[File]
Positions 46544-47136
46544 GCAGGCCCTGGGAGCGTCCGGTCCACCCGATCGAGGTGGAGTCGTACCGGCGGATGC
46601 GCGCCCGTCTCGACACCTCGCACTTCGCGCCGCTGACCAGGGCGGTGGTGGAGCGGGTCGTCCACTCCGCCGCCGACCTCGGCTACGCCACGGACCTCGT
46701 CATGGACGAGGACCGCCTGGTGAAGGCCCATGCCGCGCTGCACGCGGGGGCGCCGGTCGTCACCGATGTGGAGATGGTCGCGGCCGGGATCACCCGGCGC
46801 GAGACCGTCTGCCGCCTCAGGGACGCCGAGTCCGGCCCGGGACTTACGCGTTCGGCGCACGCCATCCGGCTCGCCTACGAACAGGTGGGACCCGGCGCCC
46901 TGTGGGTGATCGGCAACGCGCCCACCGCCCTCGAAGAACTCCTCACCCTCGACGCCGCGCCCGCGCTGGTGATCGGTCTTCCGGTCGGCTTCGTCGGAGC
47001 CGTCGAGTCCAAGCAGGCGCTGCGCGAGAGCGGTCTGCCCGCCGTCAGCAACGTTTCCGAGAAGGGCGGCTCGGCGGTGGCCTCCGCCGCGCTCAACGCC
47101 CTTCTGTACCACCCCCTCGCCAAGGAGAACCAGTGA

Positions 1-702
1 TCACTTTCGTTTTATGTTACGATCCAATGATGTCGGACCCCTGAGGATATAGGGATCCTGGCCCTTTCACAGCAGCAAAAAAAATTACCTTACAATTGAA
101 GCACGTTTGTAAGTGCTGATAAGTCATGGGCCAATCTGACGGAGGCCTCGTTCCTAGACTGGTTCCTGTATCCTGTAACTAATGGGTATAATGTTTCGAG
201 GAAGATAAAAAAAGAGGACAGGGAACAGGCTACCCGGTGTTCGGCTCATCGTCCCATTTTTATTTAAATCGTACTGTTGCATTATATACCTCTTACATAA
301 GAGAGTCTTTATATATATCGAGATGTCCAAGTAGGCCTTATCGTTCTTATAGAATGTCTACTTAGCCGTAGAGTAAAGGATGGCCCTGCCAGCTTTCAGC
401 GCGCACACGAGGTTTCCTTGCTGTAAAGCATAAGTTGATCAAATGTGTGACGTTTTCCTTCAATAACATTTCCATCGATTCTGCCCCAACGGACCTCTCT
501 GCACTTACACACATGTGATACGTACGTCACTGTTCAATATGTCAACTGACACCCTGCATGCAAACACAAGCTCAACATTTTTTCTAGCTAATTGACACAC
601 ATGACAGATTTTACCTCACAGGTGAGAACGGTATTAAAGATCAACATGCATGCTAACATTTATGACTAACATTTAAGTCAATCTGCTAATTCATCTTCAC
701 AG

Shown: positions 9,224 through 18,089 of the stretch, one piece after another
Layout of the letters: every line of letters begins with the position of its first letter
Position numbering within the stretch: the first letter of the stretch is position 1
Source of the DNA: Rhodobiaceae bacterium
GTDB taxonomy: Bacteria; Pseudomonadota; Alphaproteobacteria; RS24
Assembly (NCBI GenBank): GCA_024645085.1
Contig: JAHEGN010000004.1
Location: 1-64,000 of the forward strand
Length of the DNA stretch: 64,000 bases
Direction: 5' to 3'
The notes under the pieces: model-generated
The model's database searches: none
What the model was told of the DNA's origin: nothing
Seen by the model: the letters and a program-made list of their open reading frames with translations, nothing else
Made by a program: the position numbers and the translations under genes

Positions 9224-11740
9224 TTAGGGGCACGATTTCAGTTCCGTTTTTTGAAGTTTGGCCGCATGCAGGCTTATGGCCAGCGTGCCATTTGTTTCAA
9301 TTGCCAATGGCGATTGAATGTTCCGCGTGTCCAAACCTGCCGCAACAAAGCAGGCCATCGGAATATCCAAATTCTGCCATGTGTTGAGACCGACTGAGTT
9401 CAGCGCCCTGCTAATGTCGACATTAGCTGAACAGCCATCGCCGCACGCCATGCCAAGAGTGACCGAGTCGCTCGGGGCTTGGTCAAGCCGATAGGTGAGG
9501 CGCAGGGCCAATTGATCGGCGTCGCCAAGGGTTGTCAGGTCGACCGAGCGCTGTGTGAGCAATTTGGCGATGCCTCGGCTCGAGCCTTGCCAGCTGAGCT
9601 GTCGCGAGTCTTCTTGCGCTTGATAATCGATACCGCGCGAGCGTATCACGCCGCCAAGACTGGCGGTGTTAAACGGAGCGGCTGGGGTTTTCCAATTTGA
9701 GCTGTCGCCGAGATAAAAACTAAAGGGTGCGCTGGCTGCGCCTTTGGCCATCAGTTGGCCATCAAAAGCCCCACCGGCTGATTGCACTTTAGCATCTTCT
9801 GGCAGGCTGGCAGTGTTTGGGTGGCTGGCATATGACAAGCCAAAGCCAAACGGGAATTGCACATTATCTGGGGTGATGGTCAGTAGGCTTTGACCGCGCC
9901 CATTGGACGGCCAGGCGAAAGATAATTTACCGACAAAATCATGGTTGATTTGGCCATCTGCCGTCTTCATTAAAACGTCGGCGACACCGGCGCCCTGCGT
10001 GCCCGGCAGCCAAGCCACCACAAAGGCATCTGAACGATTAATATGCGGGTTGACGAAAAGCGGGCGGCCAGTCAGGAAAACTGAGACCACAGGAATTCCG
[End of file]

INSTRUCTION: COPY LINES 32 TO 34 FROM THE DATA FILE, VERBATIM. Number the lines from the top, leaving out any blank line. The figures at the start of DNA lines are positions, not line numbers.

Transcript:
Made by a program: the position numbers and the translations under genes

Positions 9224-11740
9224 TTAGGGGCACGATTTCAGTTCCGTTTTTTGAAGTTTGGCCGCATGCAGGCTTATGGCCAGCGTGCCATTTGTTTCAA